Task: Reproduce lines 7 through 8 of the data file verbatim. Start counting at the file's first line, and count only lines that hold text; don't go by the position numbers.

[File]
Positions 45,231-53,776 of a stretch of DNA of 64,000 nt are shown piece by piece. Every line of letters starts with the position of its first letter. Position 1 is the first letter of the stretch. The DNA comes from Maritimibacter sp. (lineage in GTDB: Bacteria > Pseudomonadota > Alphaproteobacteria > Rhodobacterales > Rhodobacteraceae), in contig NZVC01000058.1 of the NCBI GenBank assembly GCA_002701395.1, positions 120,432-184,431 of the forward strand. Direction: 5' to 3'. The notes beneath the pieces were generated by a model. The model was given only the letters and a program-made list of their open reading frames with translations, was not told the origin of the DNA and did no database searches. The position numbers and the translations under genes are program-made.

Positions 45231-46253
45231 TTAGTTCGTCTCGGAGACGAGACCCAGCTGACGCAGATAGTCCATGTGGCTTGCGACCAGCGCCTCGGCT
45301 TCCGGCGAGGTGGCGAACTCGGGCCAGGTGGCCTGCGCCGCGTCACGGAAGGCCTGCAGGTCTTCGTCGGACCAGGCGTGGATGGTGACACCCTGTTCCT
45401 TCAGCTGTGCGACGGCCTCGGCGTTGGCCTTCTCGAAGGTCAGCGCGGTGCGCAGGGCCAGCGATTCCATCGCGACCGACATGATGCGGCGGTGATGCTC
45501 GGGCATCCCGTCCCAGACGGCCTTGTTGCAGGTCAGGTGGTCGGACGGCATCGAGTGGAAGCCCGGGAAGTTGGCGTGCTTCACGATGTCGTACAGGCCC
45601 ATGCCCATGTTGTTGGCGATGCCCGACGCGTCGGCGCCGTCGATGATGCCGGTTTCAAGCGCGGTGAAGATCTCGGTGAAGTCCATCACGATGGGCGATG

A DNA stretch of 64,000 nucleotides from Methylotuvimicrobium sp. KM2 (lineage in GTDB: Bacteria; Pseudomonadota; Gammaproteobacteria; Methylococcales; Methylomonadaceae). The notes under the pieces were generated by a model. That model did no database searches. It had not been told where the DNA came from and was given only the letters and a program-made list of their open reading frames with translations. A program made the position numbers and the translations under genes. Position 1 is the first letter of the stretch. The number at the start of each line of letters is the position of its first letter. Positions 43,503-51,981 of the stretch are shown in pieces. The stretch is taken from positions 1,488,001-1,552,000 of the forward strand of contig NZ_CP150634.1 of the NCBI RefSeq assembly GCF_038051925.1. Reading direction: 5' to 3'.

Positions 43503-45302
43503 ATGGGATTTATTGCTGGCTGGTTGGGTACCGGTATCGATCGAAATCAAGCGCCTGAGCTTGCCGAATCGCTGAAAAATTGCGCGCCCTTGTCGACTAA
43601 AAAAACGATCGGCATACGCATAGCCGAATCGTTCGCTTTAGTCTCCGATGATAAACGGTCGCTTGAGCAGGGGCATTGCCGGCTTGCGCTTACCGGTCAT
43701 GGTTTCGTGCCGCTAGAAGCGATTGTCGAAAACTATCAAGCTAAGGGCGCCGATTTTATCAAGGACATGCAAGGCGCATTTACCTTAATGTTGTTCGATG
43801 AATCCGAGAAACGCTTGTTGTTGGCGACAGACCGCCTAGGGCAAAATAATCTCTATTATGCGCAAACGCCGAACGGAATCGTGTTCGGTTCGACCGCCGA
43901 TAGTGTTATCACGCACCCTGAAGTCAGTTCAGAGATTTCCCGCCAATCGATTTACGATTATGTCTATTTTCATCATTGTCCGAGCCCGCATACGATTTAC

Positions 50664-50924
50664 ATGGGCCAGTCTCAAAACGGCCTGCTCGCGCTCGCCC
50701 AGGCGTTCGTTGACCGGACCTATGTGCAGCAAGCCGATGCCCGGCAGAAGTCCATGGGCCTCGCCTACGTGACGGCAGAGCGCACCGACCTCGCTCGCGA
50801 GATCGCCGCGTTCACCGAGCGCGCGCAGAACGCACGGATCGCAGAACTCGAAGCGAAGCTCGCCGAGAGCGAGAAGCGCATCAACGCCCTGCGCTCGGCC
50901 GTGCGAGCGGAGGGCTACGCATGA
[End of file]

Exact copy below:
45601 ATGCCCATGTTGTTGGCGATGCCCGACGCGTCGGCGCCGTCGATGATGCCGGTTTCAAGCGCGGTGAAGATCTCGGTGAAGTCCATCACGATGGGCGATG

A DNA stretch of 64,000 nucleotides from Methylotuvimicrobium sp. KM2 (lineage in GTDB: Bacteria; Pseudomonadota; Gammaproteobacteria; Methylococcales; Methylomonadaceae). The notes under the pieces were generated by a model. That model did no database searches. It had not been told where the DNA came from and was given only the letters and a program-made list of their open reading frames with translations. A program made the position numbers and the translations under genes. Position 1 is the first letter of the stretch. The number at the start of each line of letters is the position of its first letter. Positions 43,503-51,981 of the stretch are shown in pieces. The stretch is taken from positions 1,488,001-1,552,000 of the forward strand of contig NZ_CP150634.1 of the NCBI RefSeq assembly GCF_038051925.1. Reading direction: 5' to 3'.